In Training: The Story Behind the Hartford Yard Goats

Written By:  •  Sunday, May 28, 2017


The Hartford Yard Goats, Double-A affiliate of the Colorado Rockies, are named for the most unglamorous, squat, workhorses of railroad locomotives. In the rail industry, yard goats, or switchers, hardly ever leave the rail yard. Instead, they toil in obscurity, spending their days moving trains around to get them ready for long-distance locomotives, who swoop in like big shots and head out on the open rails to be cheered on by children and rail enthusiasts everywhere. It’s like a dystopian episode of Thomas & Friends written by Kurt Vonnegut.

Photo by Harvey Henkelman

A switcher, or yard goat. Photo by Harvey Henkelman

ROCK-CAT-headerWhat’s worse is that in their previous life, the Yard Goats were superstars, living a life of glamor and excess. Before moving to Hartford in 2016, the team was based in New Britain, Connecticut, where they had played for two decades as the Rock Cats, with a logo designed by internationally famous cartoonist Guy Gilchrist.

And when it rains, it pours. Not only did the Yard Goats go from a life of luxury and superstardom to one of thankless toil, but they ended up homeless for a year. After moving to Hartford, the team famously played all of its games in 2016 on the road after construction delays and lawsuits delayed the opening of Dunkin’ Donuts Park (which is the most New England name for anything ever). They’ve finally started playing games in Hartford, and the team is settling nicely into its new identity.


The Yard Goats nickname was entered in a name-the-team contest by New Jersey schoolteacher and 1998 University of Connecticut graduate Anthony Castora. His was the only entry out of more than 6,000 with the suggested name.

So what do Yard Goats have to do with Hartford, Connecticut, and why would you name a minor league baseball team after them? The team explains the latter like this: “A minor league baseball player is like that Yard Goat, working hard in his minor league city to keep his Major League affiliate on track.”

The railroad connection is another story. Hartford’s history is tied to an important rail system, the New York, New Haven, and Hartford Railroad, which operated from 1872 to 1968. The first line in the system was from Hartford to New Haven. While Hartford’s claim to fame now is as the “Insurance Capital of the World,” its growth as a city in the 1800s is the result of manufacturing, which was facilitated by its access to railroads.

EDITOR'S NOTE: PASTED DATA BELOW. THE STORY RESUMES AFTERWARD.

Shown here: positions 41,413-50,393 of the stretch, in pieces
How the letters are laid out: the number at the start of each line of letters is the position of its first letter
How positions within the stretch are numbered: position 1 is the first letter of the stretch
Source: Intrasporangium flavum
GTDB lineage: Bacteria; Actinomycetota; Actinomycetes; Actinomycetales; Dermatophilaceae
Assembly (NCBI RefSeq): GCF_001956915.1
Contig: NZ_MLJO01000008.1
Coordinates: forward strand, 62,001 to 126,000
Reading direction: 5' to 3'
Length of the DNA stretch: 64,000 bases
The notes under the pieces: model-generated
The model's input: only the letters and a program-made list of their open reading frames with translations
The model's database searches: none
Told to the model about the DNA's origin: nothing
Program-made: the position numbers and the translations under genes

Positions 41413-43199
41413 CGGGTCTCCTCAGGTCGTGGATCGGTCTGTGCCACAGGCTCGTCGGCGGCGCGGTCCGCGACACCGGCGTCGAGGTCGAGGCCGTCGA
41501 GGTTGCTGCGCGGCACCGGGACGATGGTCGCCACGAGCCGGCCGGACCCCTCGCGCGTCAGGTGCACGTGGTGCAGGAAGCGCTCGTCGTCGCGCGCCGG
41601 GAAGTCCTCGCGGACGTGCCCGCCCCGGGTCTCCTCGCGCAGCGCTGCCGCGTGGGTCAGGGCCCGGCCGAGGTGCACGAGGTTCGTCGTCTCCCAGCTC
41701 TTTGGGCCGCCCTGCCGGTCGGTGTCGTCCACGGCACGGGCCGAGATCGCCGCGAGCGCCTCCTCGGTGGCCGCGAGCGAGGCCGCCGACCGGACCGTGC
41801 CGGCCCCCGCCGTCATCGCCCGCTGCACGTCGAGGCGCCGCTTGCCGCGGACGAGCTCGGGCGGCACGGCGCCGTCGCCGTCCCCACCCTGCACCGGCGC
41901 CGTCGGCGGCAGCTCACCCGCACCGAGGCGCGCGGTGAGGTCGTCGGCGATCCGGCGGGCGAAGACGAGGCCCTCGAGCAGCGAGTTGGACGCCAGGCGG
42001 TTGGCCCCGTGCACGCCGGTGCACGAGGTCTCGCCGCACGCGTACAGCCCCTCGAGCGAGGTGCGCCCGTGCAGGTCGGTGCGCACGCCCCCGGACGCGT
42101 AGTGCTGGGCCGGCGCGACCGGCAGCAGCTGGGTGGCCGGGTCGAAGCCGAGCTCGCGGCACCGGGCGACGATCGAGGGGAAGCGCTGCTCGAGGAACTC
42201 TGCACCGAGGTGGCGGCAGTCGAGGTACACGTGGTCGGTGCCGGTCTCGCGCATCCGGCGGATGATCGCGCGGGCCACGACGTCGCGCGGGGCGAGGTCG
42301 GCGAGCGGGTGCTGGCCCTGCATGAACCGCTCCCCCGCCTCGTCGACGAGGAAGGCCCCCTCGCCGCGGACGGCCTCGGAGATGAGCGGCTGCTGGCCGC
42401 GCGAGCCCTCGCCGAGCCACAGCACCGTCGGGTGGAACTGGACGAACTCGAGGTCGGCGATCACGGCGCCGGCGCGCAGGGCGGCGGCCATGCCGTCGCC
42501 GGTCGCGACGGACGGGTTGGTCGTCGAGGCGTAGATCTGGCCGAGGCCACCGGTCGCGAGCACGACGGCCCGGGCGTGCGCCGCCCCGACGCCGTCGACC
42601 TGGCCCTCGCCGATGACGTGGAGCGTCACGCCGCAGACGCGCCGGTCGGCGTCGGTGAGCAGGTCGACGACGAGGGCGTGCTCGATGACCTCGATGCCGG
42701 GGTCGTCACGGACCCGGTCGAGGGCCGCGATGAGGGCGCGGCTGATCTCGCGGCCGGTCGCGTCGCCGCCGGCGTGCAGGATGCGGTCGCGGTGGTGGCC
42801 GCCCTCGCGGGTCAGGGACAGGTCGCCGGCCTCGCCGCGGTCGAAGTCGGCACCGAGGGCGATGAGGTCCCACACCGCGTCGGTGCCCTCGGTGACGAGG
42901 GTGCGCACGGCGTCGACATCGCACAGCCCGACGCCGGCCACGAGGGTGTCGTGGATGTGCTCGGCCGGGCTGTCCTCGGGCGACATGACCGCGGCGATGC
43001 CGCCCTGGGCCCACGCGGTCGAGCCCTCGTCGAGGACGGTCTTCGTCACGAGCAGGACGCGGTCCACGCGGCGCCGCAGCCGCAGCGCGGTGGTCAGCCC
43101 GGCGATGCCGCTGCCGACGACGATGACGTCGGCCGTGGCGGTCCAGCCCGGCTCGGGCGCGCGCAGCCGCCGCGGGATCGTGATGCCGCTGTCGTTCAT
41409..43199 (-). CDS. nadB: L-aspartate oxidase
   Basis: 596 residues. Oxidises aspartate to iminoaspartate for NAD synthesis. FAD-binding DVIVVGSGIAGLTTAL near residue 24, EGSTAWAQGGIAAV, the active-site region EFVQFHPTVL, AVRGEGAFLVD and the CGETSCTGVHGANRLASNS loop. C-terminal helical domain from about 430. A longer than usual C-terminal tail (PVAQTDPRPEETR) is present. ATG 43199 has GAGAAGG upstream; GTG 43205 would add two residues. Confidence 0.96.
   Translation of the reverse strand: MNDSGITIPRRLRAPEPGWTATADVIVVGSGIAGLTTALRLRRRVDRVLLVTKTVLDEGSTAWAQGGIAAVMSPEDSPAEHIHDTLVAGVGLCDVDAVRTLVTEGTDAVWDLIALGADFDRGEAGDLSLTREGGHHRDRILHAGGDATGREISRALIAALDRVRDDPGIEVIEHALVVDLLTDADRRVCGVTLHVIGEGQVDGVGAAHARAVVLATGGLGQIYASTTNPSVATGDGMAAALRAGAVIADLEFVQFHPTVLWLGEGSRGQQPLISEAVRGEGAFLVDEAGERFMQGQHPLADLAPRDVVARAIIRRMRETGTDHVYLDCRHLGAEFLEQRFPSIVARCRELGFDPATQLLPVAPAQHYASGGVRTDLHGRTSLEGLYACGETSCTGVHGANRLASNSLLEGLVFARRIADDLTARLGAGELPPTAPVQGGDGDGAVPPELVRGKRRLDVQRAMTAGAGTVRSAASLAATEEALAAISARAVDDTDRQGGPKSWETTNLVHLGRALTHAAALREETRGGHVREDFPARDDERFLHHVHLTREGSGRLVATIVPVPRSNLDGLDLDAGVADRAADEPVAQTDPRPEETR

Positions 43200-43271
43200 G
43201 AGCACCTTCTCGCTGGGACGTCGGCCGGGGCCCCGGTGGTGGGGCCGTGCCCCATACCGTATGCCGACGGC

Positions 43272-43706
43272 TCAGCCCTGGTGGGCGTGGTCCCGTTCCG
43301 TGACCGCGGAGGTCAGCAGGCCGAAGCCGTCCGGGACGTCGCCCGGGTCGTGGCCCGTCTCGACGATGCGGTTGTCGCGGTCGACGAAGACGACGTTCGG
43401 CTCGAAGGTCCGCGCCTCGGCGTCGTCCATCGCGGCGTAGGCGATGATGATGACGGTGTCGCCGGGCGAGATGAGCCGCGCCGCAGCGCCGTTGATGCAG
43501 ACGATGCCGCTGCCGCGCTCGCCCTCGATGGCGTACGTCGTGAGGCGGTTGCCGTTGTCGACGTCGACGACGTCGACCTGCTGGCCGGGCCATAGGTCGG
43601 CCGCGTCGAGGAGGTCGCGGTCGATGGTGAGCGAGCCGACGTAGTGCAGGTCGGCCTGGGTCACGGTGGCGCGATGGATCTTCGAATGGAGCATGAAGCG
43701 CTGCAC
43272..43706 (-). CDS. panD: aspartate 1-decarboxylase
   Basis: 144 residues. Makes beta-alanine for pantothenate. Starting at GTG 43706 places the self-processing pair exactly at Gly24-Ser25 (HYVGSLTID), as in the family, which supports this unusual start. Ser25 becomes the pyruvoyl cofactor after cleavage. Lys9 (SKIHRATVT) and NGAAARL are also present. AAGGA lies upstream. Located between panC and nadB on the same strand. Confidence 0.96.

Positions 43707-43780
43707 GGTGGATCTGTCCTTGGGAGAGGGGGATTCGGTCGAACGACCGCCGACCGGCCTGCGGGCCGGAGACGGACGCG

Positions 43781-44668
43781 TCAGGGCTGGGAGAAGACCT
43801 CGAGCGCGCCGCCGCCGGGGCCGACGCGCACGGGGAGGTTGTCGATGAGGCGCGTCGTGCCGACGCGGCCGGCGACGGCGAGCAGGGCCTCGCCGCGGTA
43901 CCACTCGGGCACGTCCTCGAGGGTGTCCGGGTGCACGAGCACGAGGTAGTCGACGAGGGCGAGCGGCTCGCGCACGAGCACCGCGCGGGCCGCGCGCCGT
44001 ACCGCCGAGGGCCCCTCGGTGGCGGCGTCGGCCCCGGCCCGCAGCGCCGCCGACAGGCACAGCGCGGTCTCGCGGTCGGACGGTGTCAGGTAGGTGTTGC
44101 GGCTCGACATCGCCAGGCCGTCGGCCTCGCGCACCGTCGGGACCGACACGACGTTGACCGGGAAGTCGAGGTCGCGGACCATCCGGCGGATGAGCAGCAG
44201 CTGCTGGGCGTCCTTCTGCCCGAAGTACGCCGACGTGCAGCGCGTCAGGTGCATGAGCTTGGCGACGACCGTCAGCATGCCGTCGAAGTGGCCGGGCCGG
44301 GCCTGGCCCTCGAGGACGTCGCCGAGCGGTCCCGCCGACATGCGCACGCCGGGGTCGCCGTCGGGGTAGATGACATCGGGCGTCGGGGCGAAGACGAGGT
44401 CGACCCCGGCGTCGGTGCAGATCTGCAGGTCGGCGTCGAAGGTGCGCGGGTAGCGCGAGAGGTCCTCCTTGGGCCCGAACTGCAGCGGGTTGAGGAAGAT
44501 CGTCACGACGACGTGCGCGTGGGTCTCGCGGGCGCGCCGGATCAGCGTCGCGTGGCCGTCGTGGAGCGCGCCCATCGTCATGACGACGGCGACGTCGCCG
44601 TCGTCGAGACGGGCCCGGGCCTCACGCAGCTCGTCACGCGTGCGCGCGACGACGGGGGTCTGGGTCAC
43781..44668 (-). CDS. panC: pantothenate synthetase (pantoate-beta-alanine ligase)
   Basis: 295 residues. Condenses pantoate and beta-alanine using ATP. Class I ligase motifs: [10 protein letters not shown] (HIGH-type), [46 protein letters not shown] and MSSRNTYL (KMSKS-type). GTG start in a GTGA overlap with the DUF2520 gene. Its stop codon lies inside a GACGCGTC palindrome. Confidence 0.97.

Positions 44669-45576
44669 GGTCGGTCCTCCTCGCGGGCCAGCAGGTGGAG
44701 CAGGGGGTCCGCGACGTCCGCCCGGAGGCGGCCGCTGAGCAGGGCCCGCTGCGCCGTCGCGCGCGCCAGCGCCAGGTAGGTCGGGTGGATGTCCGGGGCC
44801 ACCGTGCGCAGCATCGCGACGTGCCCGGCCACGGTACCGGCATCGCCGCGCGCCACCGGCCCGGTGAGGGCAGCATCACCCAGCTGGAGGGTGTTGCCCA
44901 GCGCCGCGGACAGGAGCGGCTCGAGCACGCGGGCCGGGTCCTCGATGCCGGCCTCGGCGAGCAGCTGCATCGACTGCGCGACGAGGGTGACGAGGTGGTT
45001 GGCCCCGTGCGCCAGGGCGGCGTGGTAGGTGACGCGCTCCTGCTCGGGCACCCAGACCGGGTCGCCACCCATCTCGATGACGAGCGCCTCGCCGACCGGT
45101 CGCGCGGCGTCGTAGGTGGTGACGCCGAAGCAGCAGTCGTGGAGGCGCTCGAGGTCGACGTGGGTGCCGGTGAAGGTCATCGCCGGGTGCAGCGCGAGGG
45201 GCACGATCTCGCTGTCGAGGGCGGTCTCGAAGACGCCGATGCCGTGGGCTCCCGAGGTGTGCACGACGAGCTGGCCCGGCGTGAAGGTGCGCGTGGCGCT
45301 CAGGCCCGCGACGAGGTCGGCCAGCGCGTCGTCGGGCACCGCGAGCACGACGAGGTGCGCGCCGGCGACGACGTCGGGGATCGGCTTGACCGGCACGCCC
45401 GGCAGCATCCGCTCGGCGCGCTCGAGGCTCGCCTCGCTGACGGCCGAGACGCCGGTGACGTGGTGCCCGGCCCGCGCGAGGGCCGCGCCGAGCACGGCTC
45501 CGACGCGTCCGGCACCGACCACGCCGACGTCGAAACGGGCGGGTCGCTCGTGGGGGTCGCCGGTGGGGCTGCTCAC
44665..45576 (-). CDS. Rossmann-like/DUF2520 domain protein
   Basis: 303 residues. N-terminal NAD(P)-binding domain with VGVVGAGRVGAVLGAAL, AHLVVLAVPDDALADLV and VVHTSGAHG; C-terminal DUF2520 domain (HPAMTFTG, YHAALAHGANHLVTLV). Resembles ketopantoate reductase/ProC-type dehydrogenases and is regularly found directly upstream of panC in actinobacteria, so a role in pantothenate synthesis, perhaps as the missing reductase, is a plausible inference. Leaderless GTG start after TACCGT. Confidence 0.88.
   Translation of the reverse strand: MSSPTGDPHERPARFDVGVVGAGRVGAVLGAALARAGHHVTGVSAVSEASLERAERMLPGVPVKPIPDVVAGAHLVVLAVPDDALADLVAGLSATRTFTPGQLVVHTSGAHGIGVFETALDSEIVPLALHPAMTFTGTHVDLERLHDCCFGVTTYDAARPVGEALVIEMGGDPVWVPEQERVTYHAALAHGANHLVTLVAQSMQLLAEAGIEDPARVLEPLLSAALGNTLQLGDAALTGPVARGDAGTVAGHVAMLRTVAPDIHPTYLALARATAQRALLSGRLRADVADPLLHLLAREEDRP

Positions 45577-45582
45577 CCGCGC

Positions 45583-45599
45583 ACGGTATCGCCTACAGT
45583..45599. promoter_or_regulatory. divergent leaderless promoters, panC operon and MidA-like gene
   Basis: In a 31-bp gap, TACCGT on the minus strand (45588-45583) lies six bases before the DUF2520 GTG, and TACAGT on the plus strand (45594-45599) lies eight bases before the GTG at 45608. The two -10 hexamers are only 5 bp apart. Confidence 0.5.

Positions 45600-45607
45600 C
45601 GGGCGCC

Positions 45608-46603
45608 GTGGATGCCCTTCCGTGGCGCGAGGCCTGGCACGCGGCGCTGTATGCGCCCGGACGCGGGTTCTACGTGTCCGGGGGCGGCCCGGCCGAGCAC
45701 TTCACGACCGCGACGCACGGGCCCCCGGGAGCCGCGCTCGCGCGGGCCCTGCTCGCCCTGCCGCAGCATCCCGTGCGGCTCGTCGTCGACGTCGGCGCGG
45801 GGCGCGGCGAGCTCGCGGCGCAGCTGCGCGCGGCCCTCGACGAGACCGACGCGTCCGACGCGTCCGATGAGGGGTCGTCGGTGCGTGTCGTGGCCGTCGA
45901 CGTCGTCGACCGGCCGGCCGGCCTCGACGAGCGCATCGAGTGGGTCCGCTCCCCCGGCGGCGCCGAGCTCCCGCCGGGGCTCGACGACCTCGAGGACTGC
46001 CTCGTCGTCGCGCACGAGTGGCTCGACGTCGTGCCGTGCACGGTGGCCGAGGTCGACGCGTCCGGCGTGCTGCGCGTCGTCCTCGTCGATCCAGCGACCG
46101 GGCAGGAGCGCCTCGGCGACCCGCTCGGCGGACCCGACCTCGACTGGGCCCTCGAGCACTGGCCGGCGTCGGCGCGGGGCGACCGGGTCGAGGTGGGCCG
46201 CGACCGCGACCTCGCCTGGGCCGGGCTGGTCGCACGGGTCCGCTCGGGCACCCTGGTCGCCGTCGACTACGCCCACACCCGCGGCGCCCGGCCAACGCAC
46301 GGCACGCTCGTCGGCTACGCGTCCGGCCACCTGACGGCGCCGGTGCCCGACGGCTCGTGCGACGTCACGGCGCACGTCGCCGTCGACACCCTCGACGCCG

NYNHHRRHartford’s railroad history is the inspiration for one of the cleverest and most elegant design elements in minor league baseball branding. The distinctive typeface used in the New York, New Haven, and Hartford Railroad’s logo is the basis for the Yard Goats’ wordmark.

The team’s colors pay homage to a different aspect of the city’s past. Royal blue and kelly green were the the colors of the city’s beloved Hartford Whalers, who left town two decades to the day before the Yard Goats’ first home game.

“That was a no-brainer, to use the Whalers colors,” said Jeff Dooley, the team’s Director of Broadcasting & Media Relations.



The Yard Goats embrace another tradition related to their city’s bygone hockey team: “Sometimes they’ll play Brass Bonanza, the song they played with the Whalers,” Dooley said. “They’ll play that at some games for home runs just to bring back that feeling.”

And because you know you’re already humming it in your head, here it is:

For players in the Colorado Rockies system, it’s a fun trip, branding-wise anyway, through the minors. In addition to the Yard Goats, the Rockies farm teams include the Triple-A Albuquerque Isotopes, High-A Lancaster Jethawks, Single-A Asheville Tourists, and Short-Season Boise Hawks. If we could get the Rookie League Grand Junction Rockies to reprise their moniker from their days in Casper, Wyoming—the Ghosts—the Rockies farm system would be a clean sweep in unique nicknames.


The Yard Goats, whose logos were created by Brandiose, are evidence of how quickly minor league baseball teams can go from outrageous newcomer to an established brand. When the nickname and logo were announced, beating out other name-the-team contest finalists Hedgehogs, Praying Mantis, River Hogs, and Whirlybirds, the reaction from fans was similar to what we’re seeing this year with teams like the Binghamton Rumble Ponies, Jacksonville Jumbo Shrimp, and New Orleans Baby Cakes. While the Yard Goats nickname was initially criticized, because it’s a wacky minor league baseball logo and that’s the law, the team is fully part of the community in just its second year—and its first year with actual home games.

“We were in the Saint Patrick’s Day parade in downtown Hartford and there were goats marching with us,” Dooley said. “People wanted selfies with the goat.”

It’s not automatic that wacky nicknames will be accepted by fans and the local community. The Yard Goats have used successful marketing (including a very funny Twitter account) and what is ultimately a solid brand, and now feel—to borrow a term from the Yard Goats’ neighbors, ESPN—something like an instant classic.

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Paul Caputo

Paul Caputo is a grown man who collects plastic ice cream helmet sundaes from minor league baseball stadiums because he likes logos that much. He is the author of the first book published by, The Story Behind the Nickname: The Origins of 100 Classic, Contemporary, and Wacky Minor League Baseball Team Names. He can be found on Twitter at @Count2Baseball and he maintains the Countdown to Spring Training on Facebook. Paul is a Philadelphia sports fan, but he's not so bad.